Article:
- 13 updates
Thousands of protesters today called for the Government to axe the changes to housing benefits, dubbed a "bedroom tax" by campaigners.
Organisers said some 12,000 to 13,000 activists had turned out to protest across the UK against the plans, which will see benefit cuts for people with a spare room.
The protest's national organiser, Dr Eoin Clarke, said:
The biggest marches took place in Liverpool and Manchester, with more expected in London, Edinburgh, Glasgow and Cardiff on March 30.
Shadow Scottish secretary Margaret Curran has said that the Liberal Democrats are helping to carry unpopular Tory policies, after party members criticised government ministers for failing to stop the so-called bedroom tax.
Ms Curran said in a statement: "Not a single delegate spoke in favour of the bedroom tax at the Scottish Liberal Democrat conference.
"But the Scottish Lib Dems around the cabinet table - Michael Moore and Danny Alexander - want to support the Tories and carry on with a policy that will punish some of the most vulnerable people in our communities.
"100,000 tenants in Scotland will be hit by the bedroom tax, 40,000 face rent arrears and thousands could be made homeless. The bedroom tax is cruel and unfair and today's vote shows even the Lib Dems know that".
Liberal Democrats have criticised government ministers for failing to stop the so-called 'bedroom tax'.
Party members, gathered at the spring conference in Dundee, called on the coalition Government to defer the under-occupancy rules and reconsider its approach.
Former Lib Dem MSP Robert Brown led the criticism:
A protest is taking place in the centre of Cardiff against what has been dubbed the 'bedroom tax'. It is part of a nationwide campaign against the UK Government's benefit plans.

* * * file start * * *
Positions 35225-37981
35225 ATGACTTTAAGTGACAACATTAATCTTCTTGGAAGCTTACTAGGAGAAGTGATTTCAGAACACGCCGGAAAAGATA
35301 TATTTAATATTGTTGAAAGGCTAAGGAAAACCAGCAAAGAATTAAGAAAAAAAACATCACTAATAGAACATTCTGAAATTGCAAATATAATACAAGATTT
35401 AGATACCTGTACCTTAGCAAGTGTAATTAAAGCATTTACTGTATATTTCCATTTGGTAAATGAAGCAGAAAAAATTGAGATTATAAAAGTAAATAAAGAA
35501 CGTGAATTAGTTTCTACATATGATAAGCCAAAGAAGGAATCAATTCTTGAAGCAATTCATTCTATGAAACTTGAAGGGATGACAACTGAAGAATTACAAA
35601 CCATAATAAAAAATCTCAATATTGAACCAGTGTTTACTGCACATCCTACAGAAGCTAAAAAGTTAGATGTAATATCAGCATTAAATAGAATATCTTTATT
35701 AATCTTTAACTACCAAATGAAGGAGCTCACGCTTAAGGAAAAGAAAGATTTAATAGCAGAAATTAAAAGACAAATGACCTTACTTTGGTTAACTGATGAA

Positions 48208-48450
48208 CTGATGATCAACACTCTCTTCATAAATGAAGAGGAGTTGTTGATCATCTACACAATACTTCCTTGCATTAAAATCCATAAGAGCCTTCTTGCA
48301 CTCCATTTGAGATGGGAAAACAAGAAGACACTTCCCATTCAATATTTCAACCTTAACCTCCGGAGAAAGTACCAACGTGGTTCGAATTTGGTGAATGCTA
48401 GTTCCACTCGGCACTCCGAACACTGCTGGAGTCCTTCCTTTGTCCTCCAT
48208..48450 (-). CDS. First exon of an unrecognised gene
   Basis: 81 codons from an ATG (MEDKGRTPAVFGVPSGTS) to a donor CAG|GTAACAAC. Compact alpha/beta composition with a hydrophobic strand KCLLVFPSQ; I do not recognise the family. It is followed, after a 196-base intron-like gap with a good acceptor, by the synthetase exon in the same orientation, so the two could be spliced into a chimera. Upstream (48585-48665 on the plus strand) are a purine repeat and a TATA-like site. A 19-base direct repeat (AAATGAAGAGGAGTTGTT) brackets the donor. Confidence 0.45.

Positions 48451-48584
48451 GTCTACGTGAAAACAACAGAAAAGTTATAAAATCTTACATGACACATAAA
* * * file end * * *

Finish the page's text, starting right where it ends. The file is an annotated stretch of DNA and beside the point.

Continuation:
The tax will be split into two rates: If you have one extra room the charge is 14 per cent of your eligible rent, if you have two or more extra rooms it is 25 per cent of your eligible rent
Around 100 people gathered in Nottingham today to protest against the government's 'bedroom tax' which it is claimed will affect thousands of households.
Dubbed by Labour as the 'bedroom tax', it will cut the amount of benefit people can get if they are considered to have a spare bedroom.
According to the Housing Federation, around 50,000 households could be affected in the East Midlands.
Today protests are being held in cities throughout the Midlands.
Protests are taking place nationwide today against a new housing benefit, labelled by campaigners as "bedroom tax", that will cut benefits to people with a spare room.
Under the Government's welfare reforms, those deemed to have a spare bedroom in their council or housing association home will have their benefit claims reduced by £40 to £80.
Baroness Tanni-Grey Thompson told ITV's Daybreak that "disabled people are being targeted" by the Government's so-called 'bedroom tax'.
She said: "Some of these changes are very, very painful, because they [disabled people] are not just going to be hit by this."
MS sufferer Alyson Fletcher has lived in her home in Dunstable for 47 years but she said she will need to find an extra £100 a month when the Government's so-called 'bedroom tax' is introduced.
Speaking to ITV's Daybreak she said if she had to move again and make modifications to her next home she would be looking at a cost of "around £17,000".
Jonathan Isaby from the TaxPayers' Alliance said taxpayers would "resent" paying for spare rooms for those receiving housing benefits "when they can't have one themselves."
He said: "I'm not saying that there aren't people who do need those rooms but you can't have a blanket exemption for hundreds and thousands of people."
Campaigners against the Government's so-called 'bedroom tax' will take to the streets tomorrow in protest of the proposals.
- 'Bedroom tax' is a housing benefit reform, an 'under-occupation charge'
- It will be introduced on 1st April everywhere except Northern Ireland
- There are two rates: If you have one extra room the charge is 14 per cent of your eligible rent, if you have two or more extra rooms it is 25 per cent of your eligible rent
What does this mean?
- The effect will be that 40,000 lose all their housing benefit and 620,000 lose an average of £15 a week
- Almost two thirds of those affected will be disabled or have a disabled partner